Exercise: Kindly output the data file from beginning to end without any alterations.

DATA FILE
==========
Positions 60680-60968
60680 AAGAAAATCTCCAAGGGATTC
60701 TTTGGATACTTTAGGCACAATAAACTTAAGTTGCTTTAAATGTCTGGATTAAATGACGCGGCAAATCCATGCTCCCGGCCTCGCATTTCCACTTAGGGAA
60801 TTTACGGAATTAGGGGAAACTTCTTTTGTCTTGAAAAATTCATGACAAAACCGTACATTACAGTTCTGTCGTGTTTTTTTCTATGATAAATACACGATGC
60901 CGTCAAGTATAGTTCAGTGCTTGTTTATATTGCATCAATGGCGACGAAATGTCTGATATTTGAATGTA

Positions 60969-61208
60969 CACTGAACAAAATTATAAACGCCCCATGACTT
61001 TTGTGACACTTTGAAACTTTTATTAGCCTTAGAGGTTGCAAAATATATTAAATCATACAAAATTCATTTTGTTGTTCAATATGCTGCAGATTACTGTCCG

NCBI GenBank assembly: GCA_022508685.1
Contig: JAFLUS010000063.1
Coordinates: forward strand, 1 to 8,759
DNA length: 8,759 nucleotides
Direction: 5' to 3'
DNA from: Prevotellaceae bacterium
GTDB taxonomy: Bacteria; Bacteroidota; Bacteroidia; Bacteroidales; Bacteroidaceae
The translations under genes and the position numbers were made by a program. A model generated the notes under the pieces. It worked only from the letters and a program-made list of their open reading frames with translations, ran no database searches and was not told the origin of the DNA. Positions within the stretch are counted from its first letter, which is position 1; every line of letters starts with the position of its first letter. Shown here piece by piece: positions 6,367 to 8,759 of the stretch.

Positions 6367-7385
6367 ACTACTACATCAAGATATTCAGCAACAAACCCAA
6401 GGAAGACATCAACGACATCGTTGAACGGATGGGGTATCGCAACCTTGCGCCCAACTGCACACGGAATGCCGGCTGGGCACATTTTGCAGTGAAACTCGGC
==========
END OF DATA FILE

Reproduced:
Positions 60680-60968
60680 AAGAAAATCTCCAAGGGATTC
60701 TTTGGATACTTTAGGCACAATAAACTTAAGTTGCTTTAAATGTCTGGATTAAATGACGCGGCAAATCCATGCTCCCGGCCTCGCATTTCCACTTAGGGAA
60801 TTTACGGAATTAGGGGAAACTTCTTTTGTCTTGAAAAATTCATGACAAAACCGTACATTACAGTTCTGTCGTGTTTTTTTCTATGATAAATACACGATGC
60901 CGTCAAGTATAGTTCAGTGCTTGTTTATATTGCATCAATGGCGACGAAATGTCTGATATTTGAATGTA

Positions 60969-61208
60969 CACTGAACAAAATTATAAACGCCCCATGACTT
61001 TTGTGACACTTTGAAACTTTTATTAGCCTTAGAGGTTGCAAAATATATTAAATCATACAAAATTCATTTTGTTGTTCAATATGCTGCAGATTACTGTCCG

NCBI GenBank assembly: GCA_022508685.1
Contig: JAFLUS010000063.1
Coordinates: forward strand, 1 to 8,759
DNA length: 8,759 nucleotides
Direction: 5' to 3'
DNA from: Prevotellaceae bacterium
GTDB taxonomy: Bacteria; Bacteroidota; Bacteroidia; Bacteroidales; Bacteroidaceae
The translations under genes and the position numbers were made by a program. A model generated the notes under the pieces. It worked only from the letters and a program-made list of their open reading frames with translations, ran no database searches and was not told the origin of the DNA. Positions within the stretch are counted from its first letter, which is position 1; every line of letters starts with the position of its first letter. Shown here piece by piece: positions 6,367 to 8,759 of the stretch.

Positions 6367-7385
6367 ACTACTACATCAAGATATTCAGCAACAAACCCAA
6401 GGAAGACATCAACGACATCGTTGAACGGATGGGGTATCGCAACCTTGCGCCCAACTGCACACGGAATGCCGGCTGGGCACATTTTGCAGTGAAACTCGGC